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  • Apres moi, le Deluge - Chris Williams on Reality Asserts Itself (5/5)


    Mr. Williams says the global elites plan to protect themselves by adapting to the threat of continuing fossil fuel use, while everyone else will suffer the consequences of climate change disasters -   October 3, 14
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    Apres moi, le Deluge - Chris Williams on Reality Asserts Itself (5/5)PAUL JAY, SENIOR EDITOR, TRNN: Welcome to The Real News Network. I'm Paul Jay. This is Reality Asserts Itself. And this is the last segment, at least for this series of interviews, with Chris Williams, who now joins us in the studio.

    Thanks for joining us again. Chris.

    CHRISTOPHER WILLIAMS, ENVIRONMENTAL SCIENTIST, ACTIVIST, AND AUTHOR: Thank you.

    JAY: So, one more time, Chris is a longtime environmental activist. He's the author of Ecology and Socialism: Solutions to the Capitalist Ecological Crisis. He's the chair of the Science Department at Packer Collegiate Institute, adjunct professor at Pace University.

    Thanks for joining us.

    So we're going to pick up where we were. You probably should watch the other segments, 'cause we're dealing with the climate change crisis and whether or not capitalism can provide any solutions to it. And I think Chris has more or less reached the conclusion that's not very likely.

    So let's deal with that. So, first of all, assuming that we kind of do business as usual for the next 20 years or so, if we can probably look out that far, and if you look at, like, the elections that are coming in 2016, you can even look forward to 2020, and you start, you know, within the horizon of global politics right now, without some incredibly galvanizing event, which--you know, like they say, another Pearl Harbor, like an equivalent of that, unfortunately, that galvanizing event, if it's a climate change event, is probably going to be something even more horrendous than a Pearl Harbor, because, I don't know, some enormous piece of ice falls off either the north or south ice sheets, the event could be catastrophic, not just galvanizing. But let's assume that isn't going to happen in the next 20, 25 years and where more it's just kind of incrementally getting worse and worse, and particularly more in the south than in the north. Places where there's real political power in the world are not likely to be hit as badly. What kind of world do you think we're living in by, I don't know, '25, 2030? It's not that far off. These numbers of sound science fiction numbers, but they're not anymore.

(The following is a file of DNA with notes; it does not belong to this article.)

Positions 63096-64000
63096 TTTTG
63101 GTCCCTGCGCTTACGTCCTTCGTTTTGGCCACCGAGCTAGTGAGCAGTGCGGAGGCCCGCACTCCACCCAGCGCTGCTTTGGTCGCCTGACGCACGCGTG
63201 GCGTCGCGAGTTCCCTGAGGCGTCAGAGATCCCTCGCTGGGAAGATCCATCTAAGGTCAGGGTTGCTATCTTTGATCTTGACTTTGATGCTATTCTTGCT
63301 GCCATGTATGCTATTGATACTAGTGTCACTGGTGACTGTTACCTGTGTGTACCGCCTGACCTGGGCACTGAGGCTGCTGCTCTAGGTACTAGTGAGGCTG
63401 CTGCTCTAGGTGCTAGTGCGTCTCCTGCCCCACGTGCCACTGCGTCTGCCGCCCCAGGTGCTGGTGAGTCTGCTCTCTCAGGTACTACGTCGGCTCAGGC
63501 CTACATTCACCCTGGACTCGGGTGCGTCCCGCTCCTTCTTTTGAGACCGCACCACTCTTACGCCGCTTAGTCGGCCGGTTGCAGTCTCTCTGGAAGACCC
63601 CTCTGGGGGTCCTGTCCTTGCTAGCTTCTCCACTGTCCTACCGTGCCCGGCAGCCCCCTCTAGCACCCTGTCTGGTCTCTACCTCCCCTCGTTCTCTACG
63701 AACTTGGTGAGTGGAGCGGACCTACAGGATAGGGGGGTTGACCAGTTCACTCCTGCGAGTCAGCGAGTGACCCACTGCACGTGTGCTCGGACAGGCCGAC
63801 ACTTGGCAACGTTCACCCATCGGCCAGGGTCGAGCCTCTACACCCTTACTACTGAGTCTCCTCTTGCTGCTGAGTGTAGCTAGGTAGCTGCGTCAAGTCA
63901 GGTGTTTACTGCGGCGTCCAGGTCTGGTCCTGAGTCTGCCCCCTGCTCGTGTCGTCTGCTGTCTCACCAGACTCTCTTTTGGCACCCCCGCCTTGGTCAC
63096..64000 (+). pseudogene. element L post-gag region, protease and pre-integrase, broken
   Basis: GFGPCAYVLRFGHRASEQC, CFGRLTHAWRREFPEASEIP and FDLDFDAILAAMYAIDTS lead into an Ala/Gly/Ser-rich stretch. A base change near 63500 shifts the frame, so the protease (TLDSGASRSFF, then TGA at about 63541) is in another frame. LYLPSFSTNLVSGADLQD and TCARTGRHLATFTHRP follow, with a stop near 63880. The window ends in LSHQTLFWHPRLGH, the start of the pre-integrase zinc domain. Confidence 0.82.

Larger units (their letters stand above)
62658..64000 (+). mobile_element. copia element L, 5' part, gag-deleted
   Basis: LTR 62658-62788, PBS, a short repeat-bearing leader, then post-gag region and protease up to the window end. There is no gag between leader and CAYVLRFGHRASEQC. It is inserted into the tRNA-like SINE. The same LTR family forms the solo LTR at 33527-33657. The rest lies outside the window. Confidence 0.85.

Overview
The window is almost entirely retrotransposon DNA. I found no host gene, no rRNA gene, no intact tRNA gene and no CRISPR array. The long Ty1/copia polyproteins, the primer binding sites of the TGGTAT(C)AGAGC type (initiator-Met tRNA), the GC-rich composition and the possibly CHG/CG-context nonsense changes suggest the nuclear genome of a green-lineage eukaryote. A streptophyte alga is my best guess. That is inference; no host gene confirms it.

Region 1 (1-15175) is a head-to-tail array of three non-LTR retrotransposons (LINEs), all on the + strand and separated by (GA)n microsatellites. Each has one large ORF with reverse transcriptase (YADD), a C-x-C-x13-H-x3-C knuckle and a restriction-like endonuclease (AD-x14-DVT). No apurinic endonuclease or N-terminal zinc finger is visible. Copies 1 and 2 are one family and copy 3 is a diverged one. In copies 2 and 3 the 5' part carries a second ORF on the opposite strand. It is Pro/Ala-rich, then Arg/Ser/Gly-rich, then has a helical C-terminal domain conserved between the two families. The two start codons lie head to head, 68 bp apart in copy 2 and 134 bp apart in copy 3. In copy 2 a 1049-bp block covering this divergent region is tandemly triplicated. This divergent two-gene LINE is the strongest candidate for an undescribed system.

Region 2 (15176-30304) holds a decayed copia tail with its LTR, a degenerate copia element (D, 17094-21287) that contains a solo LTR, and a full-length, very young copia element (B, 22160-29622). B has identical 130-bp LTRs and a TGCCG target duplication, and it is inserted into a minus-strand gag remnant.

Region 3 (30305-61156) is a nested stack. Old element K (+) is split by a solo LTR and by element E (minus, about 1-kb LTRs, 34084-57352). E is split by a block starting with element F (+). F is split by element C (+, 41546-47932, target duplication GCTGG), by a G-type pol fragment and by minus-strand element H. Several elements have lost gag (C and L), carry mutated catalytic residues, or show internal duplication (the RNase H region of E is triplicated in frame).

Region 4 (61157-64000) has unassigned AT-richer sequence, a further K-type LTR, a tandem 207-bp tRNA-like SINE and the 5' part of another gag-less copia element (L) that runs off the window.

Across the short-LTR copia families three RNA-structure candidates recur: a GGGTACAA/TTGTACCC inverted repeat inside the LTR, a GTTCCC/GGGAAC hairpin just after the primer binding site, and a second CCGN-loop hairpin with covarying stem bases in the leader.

WILLIAMS: They're not at all. And there are no real serious plans to do anything on the timeframe that we need to. We know we have around 15 years to be making serious, substantial reductions in emissions.

    JAY: And it's not going to happen.

    WILLIAMS: Well, who knows? I mean, I think that that's one of the great unknowables. I think if--.

    JAY: Well, let's say it doesn't happen. Then what's the world look like?

    WILLIAMS: If it doesn't happen, then we're heading towards a world where we'll already have a good idea of what it's going to look like in terms of there are going to be situations of extended drought. We're already seeing the whole of California is in drought right now. How many years can you continue to sustain that when we also know that they're extracting groundwater at completely unsustainable rates? And so California is not a part of the United States that can continue doing that for very long, even without climate change, which we can see is already severely affecting things. How many times are you going to rebuild a city like New Orleans? Miami is completely threatened by climate change, from both sides, actually, and is a city living on borrowed time in many regards. How many more Typhoon Haiyan from last year can we think about coping with when they come not once every five years or once every ten years or once every hundred years, as it used to be, but perhaps every other year? How may times are you going to be able to cope with spending $50 billion to rebuild New York City without making much longer-term plans?

    JAY: Well, they are making longer-term plans. They're going to put buildings on stilts. They're going to make everyone have parking lots as the first floor. It's all about, well, we have the money, we can deal with it.

    WILLIAMS: Right. I think, I mean, there is this shift towards, well, we'll just adapt. Right? There was always these two sides of the story, mitigation or adaptation. And now it's like, well, let's just give up and let's just try and adapt and live in a different world, a warming world.

    JAY: And mostly, I think, for the elites, anyway, they realize it's mostly the poor that are going to get screwed, and they're getting screwed anyway, so what's one more thing?

    WILLIAMS: That's one way, certainly one way of looking at it. The problem is that it's going to affect them too, because--.